Hugo published his last novel in 1874. Quatre-vingt-treize (Ninety-Three) was about the Reign of Terror, which Hugo had avoided in his previous works of literature. At the time his popularity was only increasingly declining, but many will continue this novel to be on the same level as his previously popular works.

Finally Hugo was elected to the Académie française in 1841 after three unsuccessful attempts. This helped to solidify his position in the French world of art and letters. His election had been delayed by a group of French academicians, mainly  Étienne de Jouy, fighting against what they called the “romantic evolution”. Upon this election, Hugo became more involved with politics. Four years later, King Louis-Philippe elevated him to the peerage. As a pair de France, he entered the Higher Chamber, speaking against the death penalty and social injustice while for freedom of the press and self-government in Poland.

A conservative, Hugo was elected to Parliament in 1848. He broke with the conservatives the following year when giving a speech that called for ending misery and poverty. Hugo continued to make speeches for universal suffrage and free education for children while in Parliament. He also continued to advocate to end the death penalty.

Hugo declared Louis Napoleon (Napoleon III) a traitor to France openly when he seized complete power over France in 1851. Napoleon III established a new, anti-parliamentary constitution. Hugo relocated to Brussels then to Jersey. He was expelled from the latter for supporting a newspaper in Jersey that had been criticising Queen Victoria. Along with his family, Hugo settled at Hauteville House located in Saint Peter port, Guernsey. He would remain on the island in exile for fiftteen years from October of 1855 until 1870.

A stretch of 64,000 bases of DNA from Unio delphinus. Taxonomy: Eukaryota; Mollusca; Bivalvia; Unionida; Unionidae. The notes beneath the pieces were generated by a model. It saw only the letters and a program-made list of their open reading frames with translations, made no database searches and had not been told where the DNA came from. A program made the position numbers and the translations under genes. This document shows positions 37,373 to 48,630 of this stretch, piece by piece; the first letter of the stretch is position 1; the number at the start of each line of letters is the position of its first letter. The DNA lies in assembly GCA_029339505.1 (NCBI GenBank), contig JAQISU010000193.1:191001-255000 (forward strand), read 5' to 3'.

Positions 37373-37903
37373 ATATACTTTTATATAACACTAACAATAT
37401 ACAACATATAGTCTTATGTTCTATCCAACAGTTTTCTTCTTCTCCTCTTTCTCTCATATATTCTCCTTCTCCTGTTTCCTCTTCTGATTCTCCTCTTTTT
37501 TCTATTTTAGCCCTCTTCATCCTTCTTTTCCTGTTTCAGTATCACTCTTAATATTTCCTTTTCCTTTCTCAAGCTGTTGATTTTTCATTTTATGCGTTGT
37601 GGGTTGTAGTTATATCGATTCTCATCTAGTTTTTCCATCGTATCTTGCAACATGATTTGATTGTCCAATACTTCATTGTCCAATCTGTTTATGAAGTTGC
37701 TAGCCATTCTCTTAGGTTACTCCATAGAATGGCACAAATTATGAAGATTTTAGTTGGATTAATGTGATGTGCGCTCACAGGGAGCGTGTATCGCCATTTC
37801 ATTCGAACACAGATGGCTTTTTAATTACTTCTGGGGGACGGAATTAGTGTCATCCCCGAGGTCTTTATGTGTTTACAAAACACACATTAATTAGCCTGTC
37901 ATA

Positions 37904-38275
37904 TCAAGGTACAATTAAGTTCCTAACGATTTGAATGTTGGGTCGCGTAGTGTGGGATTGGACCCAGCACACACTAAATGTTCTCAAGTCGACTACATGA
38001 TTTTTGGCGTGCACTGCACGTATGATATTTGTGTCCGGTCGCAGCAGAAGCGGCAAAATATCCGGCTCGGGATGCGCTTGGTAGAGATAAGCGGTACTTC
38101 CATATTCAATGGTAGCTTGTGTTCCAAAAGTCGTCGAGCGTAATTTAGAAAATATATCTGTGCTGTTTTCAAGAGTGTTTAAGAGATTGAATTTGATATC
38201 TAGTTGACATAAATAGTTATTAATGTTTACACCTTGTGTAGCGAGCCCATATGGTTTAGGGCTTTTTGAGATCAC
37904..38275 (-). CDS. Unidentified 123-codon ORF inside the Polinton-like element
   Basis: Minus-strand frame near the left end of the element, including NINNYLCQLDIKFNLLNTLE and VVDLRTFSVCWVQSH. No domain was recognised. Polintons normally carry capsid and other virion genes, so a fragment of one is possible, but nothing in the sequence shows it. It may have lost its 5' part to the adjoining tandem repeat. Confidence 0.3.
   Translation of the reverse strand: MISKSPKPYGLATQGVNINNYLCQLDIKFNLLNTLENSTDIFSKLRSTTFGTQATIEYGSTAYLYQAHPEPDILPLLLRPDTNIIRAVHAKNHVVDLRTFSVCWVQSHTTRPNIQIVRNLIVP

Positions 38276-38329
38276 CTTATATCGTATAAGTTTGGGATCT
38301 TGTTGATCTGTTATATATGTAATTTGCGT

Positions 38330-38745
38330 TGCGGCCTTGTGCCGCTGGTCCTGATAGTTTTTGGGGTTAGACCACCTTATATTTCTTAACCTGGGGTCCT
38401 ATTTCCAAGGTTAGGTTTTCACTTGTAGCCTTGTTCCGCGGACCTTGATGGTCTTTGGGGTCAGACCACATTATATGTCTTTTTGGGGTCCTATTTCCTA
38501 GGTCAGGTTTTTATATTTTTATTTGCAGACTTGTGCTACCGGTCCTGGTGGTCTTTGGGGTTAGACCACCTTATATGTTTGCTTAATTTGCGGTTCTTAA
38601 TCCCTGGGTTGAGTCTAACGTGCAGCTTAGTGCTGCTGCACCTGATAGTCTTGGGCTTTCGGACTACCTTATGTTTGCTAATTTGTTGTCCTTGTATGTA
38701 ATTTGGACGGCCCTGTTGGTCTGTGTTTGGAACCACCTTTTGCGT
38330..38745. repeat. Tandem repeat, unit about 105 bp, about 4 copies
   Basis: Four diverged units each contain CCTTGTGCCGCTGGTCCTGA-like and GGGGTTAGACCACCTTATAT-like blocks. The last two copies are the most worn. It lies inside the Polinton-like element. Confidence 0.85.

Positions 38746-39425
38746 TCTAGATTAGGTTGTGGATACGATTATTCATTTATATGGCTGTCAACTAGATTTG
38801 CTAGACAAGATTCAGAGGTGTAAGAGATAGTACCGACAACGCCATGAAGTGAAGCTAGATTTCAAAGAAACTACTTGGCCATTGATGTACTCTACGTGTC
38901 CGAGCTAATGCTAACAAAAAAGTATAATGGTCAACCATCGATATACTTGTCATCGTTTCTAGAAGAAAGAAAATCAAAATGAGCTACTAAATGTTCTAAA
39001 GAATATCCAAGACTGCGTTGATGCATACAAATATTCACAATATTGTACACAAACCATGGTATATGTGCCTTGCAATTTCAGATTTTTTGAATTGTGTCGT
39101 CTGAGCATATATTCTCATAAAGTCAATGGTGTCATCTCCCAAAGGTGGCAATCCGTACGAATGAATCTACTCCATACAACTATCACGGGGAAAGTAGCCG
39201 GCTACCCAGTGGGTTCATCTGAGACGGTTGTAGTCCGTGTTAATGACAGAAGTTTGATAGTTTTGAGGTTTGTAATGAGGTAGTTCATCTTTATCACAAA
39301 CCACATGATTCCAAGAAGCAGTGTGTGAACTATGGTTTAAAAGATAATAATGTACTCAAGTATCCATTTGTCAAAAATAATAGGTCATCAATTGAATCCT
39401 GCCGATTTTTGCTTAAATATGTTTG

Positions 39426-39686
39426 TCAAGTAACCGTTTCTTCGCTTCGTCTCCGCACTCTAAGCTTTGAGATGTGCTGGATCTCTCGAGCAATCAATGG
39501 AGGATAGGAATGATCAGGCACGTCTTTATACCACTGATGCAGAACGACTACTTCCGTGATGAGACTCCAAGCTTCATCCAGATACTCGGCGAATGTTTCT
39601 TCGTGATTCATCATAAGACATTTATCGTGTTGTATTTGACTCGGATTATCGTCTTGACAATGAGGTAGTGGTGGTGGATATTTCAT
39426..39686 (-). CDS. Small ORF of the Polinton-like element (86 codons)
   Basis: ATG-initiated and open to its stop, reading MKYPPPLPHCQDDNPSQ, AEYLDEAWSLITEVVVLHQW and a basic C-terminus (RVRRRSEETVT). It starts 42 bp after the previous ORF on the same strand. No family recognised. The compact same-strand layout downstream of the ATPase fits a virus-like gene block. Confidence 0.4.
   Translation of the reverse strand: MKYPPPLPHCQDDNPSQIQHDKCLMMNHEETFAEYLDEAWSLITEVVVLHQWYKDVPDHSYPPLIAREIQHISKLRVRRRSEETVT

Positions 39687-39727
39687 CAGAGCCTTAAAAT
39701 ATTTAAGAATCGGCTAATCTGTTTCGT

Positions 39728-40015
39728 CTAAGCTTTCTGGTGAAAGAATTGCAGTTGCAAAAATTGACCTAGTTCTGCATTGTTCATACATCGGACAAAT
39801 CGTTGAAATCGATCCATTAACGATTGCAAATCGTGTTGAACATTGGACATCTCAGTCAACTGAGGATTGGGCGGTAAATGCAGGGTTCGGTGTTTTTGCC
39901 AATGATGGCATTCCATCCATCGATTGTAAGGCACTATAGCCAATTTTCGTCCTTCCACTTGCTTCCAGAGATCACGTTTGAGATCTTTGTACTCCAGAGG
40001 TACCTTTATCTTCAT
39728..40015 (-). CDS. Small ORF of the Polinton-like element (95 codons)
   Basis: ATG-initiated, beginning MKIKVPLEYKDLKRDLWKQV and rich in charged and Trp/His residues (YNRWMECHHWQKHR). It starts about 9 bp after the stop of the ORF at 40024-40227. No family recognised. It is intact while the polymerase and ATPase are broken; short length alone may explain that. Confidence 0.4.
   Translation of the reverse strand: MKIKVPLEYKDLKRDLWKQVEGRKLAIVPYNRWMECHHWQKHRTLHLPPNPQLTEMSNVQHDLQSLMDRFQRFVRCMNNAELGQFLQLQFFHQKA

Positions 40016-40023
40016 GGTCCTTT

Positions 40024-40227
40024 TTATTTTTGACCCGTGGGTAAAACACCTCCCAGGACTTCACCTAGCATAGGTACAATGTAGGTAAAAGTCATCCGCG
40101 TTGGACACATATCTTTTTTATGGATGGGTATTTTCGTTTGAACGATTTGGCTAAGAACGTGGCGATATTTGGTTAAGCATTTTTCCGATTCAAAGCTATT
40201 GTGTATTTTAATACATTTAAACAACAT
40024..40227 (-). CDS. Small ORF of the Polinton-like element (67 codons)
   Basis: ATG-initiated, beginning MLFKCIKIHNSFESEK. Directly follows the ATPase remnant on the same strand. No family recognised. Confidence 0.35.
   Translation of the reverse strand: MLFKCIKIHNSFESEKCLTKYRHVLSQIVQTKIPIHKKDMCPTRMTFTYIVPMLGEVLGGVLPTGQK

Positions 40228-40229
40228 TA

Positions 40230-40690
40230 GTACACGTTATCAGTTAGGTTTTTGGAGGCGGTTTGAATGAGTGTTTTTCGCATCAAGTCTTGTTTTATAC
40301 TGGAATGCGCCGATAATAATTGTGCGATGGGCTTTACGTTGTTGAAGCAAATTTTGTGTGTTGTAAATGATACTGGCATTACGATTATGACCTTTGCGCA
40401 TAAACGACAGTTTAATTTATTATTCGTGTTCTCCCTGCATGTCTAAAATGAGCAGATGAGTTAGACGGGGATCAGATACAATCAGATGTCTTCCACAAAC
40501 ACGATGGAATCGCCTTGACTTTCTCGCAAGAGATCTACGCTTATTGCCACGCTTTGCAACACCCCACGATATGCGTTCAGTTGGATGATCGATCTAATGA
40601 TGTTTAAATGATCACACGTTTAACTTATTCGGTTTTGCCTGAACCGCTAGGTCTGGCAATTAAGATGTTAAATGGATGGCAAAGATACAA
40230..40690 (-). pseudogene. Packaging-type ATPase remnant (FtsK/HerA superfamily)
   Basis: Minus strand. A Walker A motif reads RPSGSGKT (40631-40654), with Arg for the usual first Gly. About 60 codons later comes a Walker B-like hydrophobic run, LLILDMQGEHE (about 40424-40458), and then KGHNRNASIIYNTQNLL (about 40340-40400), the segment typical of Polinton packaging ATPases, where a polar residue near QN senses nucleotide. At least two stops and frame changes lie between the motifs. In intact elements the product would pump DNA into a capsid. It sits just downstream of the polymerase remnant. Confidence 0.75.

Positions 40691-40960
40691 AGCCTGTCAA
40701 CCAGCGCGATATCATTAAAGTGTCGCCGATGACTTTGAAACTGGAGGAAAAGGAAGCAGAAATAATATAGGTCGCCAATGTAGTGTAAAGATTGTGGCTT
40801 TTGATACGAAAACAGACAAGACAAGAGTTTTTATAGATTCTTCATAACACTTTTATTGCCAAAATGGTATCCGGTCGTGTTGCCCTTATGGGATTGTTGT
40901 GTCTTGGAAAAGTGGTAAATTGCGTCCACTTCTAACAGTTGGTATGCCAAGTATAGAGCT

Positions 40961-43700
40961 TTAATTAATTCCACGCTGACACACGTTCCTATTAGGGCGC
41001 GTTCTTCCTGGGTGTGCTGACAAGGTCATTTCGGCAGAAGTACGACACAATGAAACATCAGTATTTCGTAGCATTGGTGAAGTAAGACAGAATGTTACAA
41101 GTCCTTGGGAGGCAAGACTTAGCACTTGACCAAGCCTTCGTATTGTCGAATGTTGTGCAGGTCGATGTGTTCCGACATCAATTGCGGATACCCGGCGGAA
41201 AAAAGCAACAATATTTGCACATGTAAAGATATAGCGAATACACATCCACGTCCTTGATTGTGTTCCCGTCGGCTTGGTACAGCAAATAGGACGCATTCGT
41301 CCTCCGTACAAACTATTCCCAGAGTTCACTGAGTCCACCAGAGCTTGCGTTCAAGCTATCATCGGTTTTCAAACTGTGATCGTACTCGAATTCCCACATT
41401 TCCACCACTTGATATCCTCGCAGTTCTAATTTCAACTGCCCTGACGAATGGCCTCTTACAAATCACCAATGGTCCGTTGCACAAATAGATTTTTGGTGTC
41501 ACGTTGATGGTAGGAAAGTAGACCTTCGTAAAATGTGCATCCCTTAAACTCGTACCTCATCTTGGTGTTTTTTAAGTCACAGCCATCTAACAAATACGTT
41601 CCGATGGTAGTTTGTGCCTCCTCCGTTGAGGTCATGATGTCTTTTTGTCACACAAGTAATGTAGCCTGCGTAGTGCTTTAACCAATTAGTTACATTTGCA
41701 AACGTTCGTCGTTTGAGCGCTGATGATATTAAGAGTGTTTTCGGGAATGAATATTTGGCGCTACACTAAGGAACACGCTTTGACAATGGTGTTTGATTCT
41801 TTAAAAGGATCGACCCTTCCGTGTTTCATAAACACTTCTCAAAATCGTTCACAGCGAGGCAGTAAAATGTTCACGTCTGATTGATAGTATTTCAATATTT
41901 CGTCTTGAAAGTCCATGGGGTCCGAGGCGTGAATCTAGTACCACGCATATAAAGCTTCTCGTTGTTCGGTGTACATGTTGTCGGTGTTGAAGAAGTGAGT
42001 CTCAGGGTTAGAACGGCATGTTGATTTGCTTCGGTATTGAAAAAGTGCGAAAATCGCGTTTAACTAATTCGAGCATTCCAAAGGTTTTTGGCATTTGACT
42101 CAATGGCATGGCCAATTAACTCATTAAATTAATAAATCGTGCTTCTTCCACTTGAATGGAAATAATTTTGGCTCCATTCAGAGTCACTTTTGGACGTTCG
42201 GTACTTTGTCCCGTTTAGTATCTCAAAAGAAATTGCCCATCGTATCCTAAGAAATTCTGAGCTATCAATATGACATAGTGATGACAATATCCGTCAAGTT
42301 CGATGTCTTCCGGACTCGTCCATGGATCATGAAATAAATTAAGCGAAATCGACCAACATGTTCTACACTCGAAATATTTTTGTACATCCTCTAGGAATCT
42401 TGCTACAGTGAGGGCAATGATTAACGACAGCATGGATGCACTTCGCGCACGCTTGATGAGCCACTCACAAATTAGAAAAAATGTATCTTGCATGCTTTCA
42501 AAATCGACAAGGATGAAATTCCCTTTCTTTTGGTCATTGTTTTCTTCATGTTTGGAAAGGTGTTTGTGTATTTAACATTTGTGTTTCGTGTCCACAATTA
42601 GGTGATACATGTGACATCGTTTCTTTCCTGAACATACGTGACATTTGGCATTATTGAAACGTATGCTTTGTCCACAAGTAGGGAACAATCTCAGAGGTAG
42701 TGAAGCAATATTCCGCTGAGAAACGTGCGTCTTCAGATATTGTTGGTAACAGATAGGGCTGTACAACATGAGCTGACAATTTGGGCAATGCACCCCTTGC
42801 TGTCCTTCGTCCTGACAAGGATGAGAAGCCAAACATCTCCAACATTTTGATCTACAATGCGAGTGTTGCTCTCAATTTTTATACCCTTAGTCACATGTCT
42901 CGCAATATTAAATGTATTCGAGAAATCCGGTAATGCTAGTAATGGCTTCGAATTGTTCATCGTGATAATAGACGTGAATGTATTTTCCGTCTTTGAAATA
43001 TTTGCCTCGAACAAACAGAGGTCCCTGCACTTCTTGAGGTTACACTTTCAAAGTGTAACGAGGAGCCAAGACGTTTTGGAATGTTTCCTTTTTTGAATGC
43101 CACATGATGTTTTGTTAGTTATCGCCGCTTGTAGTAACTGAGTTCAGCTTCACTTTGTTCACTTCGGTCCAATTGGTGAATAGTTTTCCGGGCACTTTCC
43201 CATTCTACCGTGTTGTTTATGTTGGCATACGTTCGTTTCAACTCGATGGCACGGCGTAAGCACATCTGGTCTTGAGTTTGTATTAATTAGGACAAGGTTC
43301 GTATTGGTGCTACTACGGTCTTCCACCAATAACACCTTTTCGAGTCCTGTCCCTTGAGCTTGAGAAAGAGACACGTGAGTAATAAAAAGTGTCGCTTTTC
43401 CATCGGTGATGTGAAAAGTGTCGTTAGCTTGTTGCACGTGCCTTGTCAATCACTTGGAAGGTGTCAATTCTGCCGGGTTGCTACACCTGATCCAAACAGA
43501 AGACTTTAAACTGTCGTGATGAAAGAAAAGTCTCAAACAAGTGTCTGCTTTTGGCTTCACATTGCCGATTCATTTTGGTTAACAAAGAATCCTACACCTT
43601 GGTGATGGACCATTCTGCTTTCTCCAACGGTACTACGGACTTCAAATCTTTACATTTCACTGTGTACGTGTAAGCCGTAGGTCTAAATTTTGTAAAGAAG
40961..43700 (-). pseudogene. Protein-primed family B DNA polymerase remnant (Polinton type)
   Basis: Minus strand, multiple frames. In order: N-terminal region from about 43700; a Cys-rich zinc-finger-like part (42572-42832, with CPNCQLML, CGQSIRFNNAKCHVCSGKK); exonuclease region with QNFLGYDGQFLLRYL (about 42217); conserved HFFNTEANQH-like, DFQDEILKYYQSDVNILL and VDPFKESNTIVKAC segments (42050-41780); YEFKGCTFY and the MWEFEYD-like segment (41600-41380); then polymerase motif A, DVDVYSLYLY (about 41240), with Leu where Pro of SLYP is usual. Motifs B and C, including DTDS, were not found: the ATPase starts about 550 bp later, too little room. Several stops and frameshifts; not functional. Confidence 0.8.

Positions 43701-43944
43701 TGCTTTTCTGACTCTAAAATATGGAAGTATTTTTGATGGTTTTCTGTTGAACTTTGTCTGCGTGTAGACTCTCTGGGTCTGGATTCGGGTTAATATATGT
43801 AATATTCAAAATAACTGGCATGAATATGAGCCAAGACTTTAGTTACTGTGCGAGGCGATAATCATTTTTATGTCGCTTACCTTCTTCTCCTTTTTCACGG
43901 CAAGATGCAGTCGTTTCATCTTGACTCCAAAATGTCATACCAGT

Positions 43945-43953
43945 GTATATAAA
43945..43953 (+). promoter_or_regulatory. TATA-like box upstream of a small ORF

Though he was in exile, this did not stop Hugo from continuing with his career. He published famous political pamphlets speaking out against Napoleon III called Napoléon le Petit and Histoire d’un crime, both of which were banned in France but had a huge impact in the nation. Some of his most famous works were written while in Guernsey such as Les Misérables and widely praised poetry collections Les Châtiments (1853), Les Contemplations (1856), and  La Légende des siècles (1859).

His work towards abolishing the death penalty were recognized when it was removed in the constitutions of Geneva, Portugal and Colombia. Hugo pleaded for Maximilian I of Mexico to be spared when he was captured by Benito Juárez, but his pleas did not work. It is shown in his complete archives that a letter was written to the United States of America to spare abolitionist John Brown. However, the letter did not even arrive in the U.S. until after Brown’s execution.

Napoleon III granted all political exiles amnesty in 1859, but Hugo declined and stayed in Guernsey. This would mean that he would have to stop criticising the government and politics, hence why he stayed in exile. Napoleon III fell from power and the Third Republic was proclaimed in 1870. Hugo finally returned home and was elected to the National Assembly.